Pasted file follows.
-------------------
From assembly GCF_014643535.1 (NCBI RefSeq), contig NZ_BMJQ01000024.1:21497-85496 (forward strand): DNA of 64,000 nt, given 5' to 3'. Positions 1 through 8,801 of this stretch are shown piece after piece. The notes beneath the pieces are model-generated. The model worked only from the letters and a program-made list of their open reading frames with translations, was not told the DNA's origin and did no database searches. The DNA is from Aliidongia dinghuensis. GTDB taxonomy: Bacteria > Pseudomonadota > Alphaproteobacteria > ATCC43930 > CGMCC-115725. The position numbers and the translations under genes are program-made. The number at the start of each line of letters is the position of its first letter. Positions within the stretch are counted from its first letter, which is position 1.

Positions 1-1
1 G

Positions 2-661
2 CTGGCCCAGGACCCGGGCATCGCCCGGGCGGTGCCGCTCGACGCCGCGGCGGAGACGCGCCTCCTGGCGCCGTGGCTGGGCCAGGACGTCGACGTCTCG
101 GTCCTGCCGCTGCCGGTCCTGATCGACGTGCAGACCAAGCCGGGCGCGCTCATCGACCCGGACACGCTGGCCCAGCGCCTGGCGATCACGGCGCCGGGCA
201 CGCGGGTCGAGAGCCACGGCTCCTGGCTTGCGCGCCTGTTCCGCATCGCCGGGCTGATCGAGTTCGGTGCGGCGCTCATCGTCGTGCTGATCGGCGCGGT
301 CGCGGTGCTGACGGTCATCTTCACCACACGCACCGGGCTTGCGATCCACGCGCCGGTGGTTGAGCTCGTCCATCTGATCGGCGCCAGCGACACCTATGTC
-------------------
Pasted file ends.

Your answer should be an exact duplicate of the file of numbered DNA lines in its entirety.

From assembly GCF_014643535.1 (NCBI RefSeq), contig NZ_BMJQ01000024.1:21497-85496 (forward strand): DNA of 64,000 nt, given 5' to 3'. Positions 1 through 8,801 of this stretch are shown piece after piece. The notes beneath the pieces are model-generated. The model worked only from the letters and a program-made list of their open reading frames with translations, was not told the DNA's origin and did no database searches. The DNA is from Aliidongia dinghuensis. GTDB taxonomy: Bacteria > Pseudomonadota > Alphaproteobacteria > ATCC43930 > CGMCC-115725. The position numbers and the translations under genes are program-made. The number at the start of each line of letters is the position of its first letter. Positions within the stretch are counted from its first letter, which is position 1.

Positions 1-1
1 G

Positions 2-661
2 CTGGCCCAGGACCCGGGCATCGCCCGGGCGGTGCCGCTCGACGCCGCGGCGGAGACGCGCCTCCTGGCGCCGTGGCTGGGCCAGGACGTCGACGTCTCG
101 GTCCTGCCGCTGCCGGTCCTGATCGACGTGCAGACCAAGCCGGGCGCGCTCATCGACCCGGACACGCTGGCCCAGCGCCTGGCGATCACGGCGCCGGGCA
201 CGCGGGTCGAGAGCCACGGCTCCTGGCTTGCGCGCCTGTTCCGCATCGCCGGGCTGATCGAGTTCGGTGCGGCGCTCATCGTCGTGCTGATCGGCGCGGT
301 CGCGGTGCTGACGGTCATCTTCACCACACGCACCGGGCTTGCGATCCACGCGCCGGTGGTTGAGCTCGTCCATCTGATCGGCGCCAGCGACACCTATGTC